In search of a genomic abnormality underlying this phenotype, a routine diagnostic genome-wide SNP array analysis was performed on blood and muscle derived DNA (CytoscanHD; Life Technologies, Carlsbad, CA 92008 USA). With a genome-wide SNP array on blood sampled at age 4, no copy number variations explaining the phenotype of the girl were identified, but along chromosome 15q towards the telomer, at least three flanking regions with increasing imbalances in B-allele frequency were encountered, suggestive of multiple subclonal mitotic reversion events resulting in acquired mosaic UPD15qter (Figure 1A).
We hypothesized that these clonal UPD events resulted from a selective advantage of cells in which an as of yet unidentified heterozygous mutation, potentially explaining the symptoms in our patient, had reverted to wild type. Indeed, SNP array analysis on blood DNA samples taken at an earlier (age 1) and later (age 9) time point revealed progression from a normal B-allele frequency pattern on 15q in the first year of life towards complete 15q homozygosity at nine years of age (Figure 1A). SNP array analysis on DNA derived from a muscle biopsy taken as a diagnostic procedure when the patient was three years old did not show UPD15qter (Figure 1A), illustrating the tissue-specificity of this phenomenon.
The emerging 15q homozygosity in blood cells overlapped with the disappearing features of anemia, suggesting that the region distal from the most telomeric recombination breakpoint at 15q22.31 carries a genetic mutation with growth disadvantage in the hematopoietic system. Whole exome sequencing was performed on muscle derived DNA (WES; SureSelect All Exon DNA enrichment; Solid 5500 XL sequencing). The region distal of 15q22.31 contains five OMIM genes that could possibly explain (part of) the phenotype of the patient. However, none of these genes carried mutations (Online Supplementary Table S1). A search for rare coding variants with allele frequencies in dbSNP and gnomAD <1% revealed four potential candidate genes (Online Supplementary Table S2). One of these variants was a de novo mutation (c.176-7A>G) in RPL4 (MIM: 180479; NM_000968.3; Figure 1B), a ribosomal protein gene highly intolerant for mutations (ExAC pLI score=1.00). Sanger sequencing confirmed that this mutation was present in a full heterozygous state in muscle derived DNA, subclonal (~20%) in the blood sample at age 4, and completely absent in blood at age 9 (Figure 1B). The variant identified had not been reported before in our in-house database, nor in the databases ExAC, gnomAD, GoNL or the Exome Variant Server (ESP).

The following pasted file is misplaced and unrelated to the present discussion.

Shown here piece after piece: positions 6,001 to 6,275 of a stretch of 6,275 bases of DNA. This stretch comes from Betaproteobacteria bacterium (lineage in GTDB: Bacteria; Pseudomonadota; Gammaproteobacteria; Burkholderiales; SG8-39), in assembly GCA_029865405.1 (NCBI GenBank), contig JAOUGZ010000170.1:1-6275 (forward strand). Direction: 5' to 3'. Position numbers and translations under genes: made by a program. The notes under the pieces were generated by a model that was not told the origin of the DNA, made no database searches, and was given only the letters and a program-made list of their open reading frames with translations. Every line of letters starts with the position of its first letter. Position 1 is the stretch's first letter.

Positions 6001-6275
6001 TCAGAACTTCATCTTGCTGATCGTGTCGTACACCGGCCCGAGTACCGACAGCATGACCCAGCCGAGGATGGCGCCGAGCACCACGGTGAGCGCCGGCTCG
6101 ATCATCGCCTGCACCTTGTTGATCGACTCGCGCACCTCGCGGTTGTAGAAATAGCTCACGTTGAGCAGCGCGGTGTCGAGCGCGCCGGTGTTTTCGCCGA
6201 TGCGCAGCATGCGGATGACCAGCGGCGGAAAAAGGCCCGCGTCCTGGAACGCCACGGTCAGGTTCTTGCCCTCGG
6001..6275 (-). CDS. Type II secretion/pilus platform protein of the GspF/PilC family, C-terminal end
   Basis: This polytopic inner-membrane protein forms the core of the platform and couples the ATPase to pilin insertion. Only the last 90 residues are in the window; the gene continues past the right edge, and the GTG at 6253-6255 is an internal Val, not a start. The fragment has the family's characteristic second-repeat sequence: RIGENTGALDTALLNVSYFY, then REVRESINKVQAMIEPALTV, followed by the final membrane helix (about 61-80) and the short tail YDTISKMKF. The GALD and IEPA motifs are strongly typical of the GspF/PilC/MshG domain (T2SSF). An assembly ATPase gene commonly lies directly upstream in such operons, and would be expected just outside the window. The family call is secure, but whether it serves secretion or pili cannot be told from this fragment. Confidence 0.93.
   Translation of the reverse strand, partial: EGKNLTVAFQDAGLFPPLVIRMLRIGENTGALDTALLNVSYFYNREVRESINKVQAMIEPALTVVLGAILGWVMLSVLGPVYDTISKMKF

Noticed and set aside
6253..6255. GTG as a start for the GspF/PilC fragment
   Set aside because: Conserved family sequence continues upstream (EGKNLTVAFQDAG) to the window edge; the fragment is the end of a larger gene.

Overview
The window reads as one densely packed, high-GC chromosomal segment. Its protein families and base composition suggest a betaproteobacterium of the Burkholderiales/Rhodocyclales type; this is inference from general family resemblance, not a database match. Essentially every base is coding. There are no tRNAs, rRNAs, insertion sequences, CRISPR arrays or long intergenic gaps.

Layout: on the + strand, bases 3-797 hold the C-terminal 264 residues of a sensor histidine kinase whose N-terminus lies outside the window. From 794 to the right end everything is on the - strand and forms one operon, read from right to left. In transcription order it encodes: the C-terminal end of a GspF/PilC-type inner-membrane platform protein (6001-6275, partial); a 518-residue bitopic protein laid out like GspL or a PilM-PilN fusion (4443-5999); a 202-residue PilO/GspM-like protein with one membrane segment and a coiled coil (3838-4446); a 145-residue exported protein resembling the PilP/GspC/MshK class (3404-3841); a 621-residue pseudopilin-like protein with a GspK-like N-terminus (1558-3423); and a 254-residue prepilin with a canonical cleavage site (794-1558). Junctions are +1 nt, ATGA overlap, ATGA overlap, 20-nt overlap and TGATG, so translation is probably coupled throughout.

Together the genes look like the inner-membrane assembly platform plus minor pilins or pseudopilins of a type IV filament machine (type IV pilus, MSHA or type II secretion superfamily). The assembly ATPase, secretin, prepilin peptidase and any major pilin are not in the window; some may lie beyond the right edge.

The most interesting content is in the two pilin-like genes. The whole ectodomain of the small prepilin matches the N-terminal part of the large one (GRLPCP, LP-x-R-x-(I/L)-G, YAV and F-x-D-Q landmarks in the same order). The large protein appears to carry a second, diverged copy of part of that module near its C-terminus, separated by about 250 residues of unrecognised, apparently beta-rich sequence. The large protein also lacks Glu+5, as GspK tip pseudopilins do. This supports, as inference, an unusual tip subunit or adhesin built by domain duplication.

Sequencing of cDNA from fibroblast-derived RPL4 RNA of the patient showed that the c.176-7A>G variant affects splicing, creating a six-nucleotide insertion (r.175_176insUUUUAG; p.(Ala58_Gly59insValLeu); Figure 1C) in the transcript, which was not affected by nonsense-mediated decay (NMD; Online Supplementary Figure S2).